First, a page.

hugging and kissing a patient; (4) failure to follow supervisory instructions; and (5) telling
a patient he would allow her to breathe in a water substance so that she could pass a
After being fired, Plaintiff filed a complaint with the Equal Employment
Opportunity Commission alleging that he was terminated on the basis of gender.
Following an investigation into those allegations, the agency issued a Final Agency
Decision concluding that Mr. Brunson was not the victim of intentional discrimination.
On August 2, 2011, Plaintiff filed this action against John M. McHugh, Secretary of
the Army, alleging gender discrimination related to his employment as a Respiratory
Therapist at MACH. (ECF No. 1). Defendant filed a Motion for Summary Judgment on
October 11, 2011. (ECF No. 7). Plaintiff filed his Response in Opposition on October 28,
2011 (ECF No. 8), and Defendant replied on November 14, 2011 (ECF No. 15). Before
ruling on Defendant’s Motion for Summary Judgment, the Magistrate Judge issued an
order giving Plaintiff the opportunity to file an affidavit pursuant to Rule 56(d) identifying
with specificity the alleged facts that were not supported by the evidence and further
identifying whether discovery was likely to reveal evidence to support those facts.
Plaintiff filed an affidavit on March 14, 2012 (ECF No. 26), and Defendant filed a reply to
the affidavit on March 26, 2012 (ECF No. 31). The Magistrate Judge then issued her
Report and Recommendation, recommending that the defendant’s motion for summary
judgment be granted.
The petitioner has made a number of specific objections to the Magistrate Judge’s
Report. The court addresses each of the specific objections below but finds that none of
the petitioner’s objections overcomes the failure to show a prima facie case of
discrimination or the failure to show that the reasons for termination are pretextual.
Prima Facie Case of Discrimination
In her Report, the Magistrate Judge opines that Defendant’s Motion for Summary
Judgment should be granted because Plaintiff has failed to show a prima facie case of
discrimination. Defendant concedes three out of four prongs of the prima facie case—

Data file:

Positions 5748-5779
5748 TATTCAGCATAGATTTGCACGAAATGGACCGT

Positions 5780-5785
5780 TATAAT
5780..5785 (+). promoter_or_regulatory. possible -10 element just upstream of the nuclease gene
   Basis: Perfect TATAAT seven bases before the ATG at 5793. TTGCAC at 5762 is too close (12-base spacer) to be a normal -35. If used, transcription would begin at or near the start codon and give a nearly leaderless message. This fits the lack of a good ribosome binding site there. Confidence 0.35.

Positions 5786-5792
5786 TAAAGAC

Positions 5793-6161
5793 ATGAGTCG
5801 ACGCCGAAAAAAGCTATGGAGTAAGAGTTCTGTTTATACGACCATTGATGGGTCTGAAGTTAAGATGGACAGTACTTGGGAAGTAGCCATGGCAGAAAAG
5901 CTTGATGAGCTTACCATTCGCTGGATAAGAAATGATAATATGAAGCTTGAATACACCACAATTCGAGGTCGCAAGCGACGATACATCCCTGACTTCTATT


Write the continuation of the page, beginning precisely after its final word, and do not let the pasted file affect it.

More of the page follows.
namely (1) that Plaintiff is a member of the protected class, (2) that Plaintiff suffered an
adverse employment action, and that (3) Plaintiff’s position was filled by a similarlyqualified person outside the protected class. (ECF No. 7-1, p. 10; ECF No. 15, p. 7); see
Hill v. Lockheed Martin Logistics Mgmt., Inc., 354 F.3d 277, 285 (4th Cir. 2004) (en
banc). However, Defendant does not concede the remaining prong of the prima facie
case—that Plaintiff was performing his job duties at a level that met his employer’s
legitimate expectations at the time of the adverse employment action. Based on the
multiple allegations of improper conduct, the Magistrate Judge has found that Mr. Brunson
was not meeting his employer’s expectations and that there is no question of material fact
as to that prong. As such, the Magistrate Judge’s Report recommends that this court grant
Defendant’s Motion for Summary Judgment based on Plaintiff’s failure to establish a
prima facie case of discrimination.
This court concurs with the Magistrate Judge’s
Plaintiff objects to the Magistrate Judge’s finding that he was not meeting his
employer’s legitimate expectations at the time he was terminated and that there is no
question of material fact as to that issue. Plaintiff focuses much of his argument on the
chaperone policy set forth in the Standard Operating Procedures for MACH, asserting that
there “is substantial evidence of a genuine issue of material fact which questions the
validity of the existence of the policy and whether the policy was in force at the time of the
allegations.” (ECF No. 34, p. 5). However, even if there was some question as to what
Plaintiff had been told about the chaperone policy, there are four other reasons unrelated to
chaperones listed as justification for terminating his employment. These reasons are
sufficient to show that he was not meeting his employer’s legitimate expectations when he
Plaintiff also asserts that his supervisor, Ms. Studstill, did not perform a proper
investigation of the allegations against Plaintiff before terminating him. According to
Plaintiff, Ms. Studstill should have conducted an investigation similar to that of the
supervisor in King v. Rumsfeld, 328 F.3d 145 (4th Cir. 2003), who investigated an
employee by talking with the students who made allegations against the employee and by
making his own observations of the employee. Plaintiff further points out that when Ms.
Studstill observed the plaintiff, she found him to be performing his job to her satisfaction.
Although the Fourth Circuit found in King that the supervisor had shown substantial
evidence that the employee was not meeting legitimate job performance expectations, the
court did not indicate that those same investigation techniques were required to show that
an employee is not meeting expectations. Plaintiff has cited no other authority to support